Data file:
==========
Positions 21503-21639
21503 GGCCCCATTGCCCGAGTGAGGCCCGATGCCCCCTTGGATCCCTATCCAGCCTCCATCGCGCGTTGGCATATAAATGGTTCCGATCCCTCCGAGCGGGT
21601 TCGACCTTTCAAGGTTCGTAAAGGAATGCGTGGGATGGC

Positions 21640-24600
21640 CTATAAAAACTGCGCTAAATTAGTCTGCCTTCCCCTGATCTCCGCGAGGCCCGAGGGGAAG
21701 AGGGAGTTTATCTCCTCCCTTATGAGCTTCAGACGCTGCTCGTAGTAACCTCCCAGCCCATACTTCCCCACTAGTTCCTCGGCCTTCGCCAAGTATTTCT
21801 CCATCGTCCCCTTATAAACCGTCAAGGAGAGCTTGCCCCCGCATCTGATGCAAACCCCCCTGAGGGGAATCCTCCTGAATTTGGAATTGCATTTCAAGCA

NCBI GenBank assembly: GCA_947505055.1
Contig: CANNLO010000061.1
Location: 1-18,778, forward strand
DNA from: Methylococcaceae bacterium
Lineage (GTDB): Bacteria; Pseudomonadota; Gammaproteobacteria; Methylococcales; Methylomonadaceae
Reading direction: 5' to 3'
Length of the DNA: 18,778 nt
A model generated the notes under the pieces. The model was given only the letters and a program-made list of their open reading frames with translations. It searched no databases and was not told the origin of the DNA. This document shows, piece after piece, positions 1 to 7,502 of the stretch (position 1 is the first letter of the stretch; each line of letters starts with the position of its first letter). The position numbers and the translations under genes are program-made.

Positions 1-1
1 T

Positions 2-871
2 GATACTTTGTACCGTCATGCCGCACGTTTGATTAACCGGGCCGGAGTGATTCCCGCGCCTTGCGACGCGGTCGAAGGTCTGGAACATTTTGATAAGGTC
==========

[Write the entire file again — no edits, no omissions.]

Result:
Positions 21503-21639
21503 GGCCCCATTGCCCGAGTGAGGCCCGATGCCCCCTTGGATCCCTATCCAGCCTCCATCGCGCGTTGGCATATAAATGGTTCCGATCCCTCCGAGCGGGT
21601 TCGACCTTTCAAGGTTCGTAAAGGAATGCGTGGGATGGC

Positions 21640-24600
21640 CTATAAAAACTGCGCTAAATTAGTCTGCCTTCCCCTGATCTCCGCGAGGCCCGAGGGGAAG
21701 AGGGAGTTTATCTCCTCCCTTATGAGCTTCAGACGCTGCTCGTAGTAACCTCCCAGCCCATACTTCCCCACTAGTTCCTCGGCCTTCGCCAAGTATTTCT
21801 CCATCGTCCCCTTATAAACCGTCAAGGAGAGCTTGCCCCCGCATCTGATGCAAACCCCCCTGAGGGGAATCCTCCTGAATTTGGAATTGCATTTCAAGCA

NCBI GenBank assembly: GCA_947505055.1
Contig: CANNLO010000061.1
Location: 1-18,778, forward strand
DNA from: Methylococcaceae bacterium
Lineage (GTDB): Bacteria; Pseudomonadota; Gammaproteobacteria; Methylococcales; Methylomonadaceae
Reading direction: 5' to 3'
Length of the DNA: 18,778 nt
A model generated the notes under the pieces. The model was given only the letters and a program-made list of their open reading frames with translations. It searched no databases and was not told the origin of the DNA. This document shows, piece after piece, positions 1 to 7,502 of the stretch (position 1 is the first letter of the stretch; each line of letters starts with the position of its first letter). The position numbers and the translations under genes are program-made.

Positions 1-1
1 T

Positions 2-871
2 GATACTTTGTACCGTCATGCCGCACGTTTGATTAACCGGGCCGGAGTGATTCCCGCGCCTTGCGACGCGGTCGAAGGTCTGGAACATTTTGATAAGGTC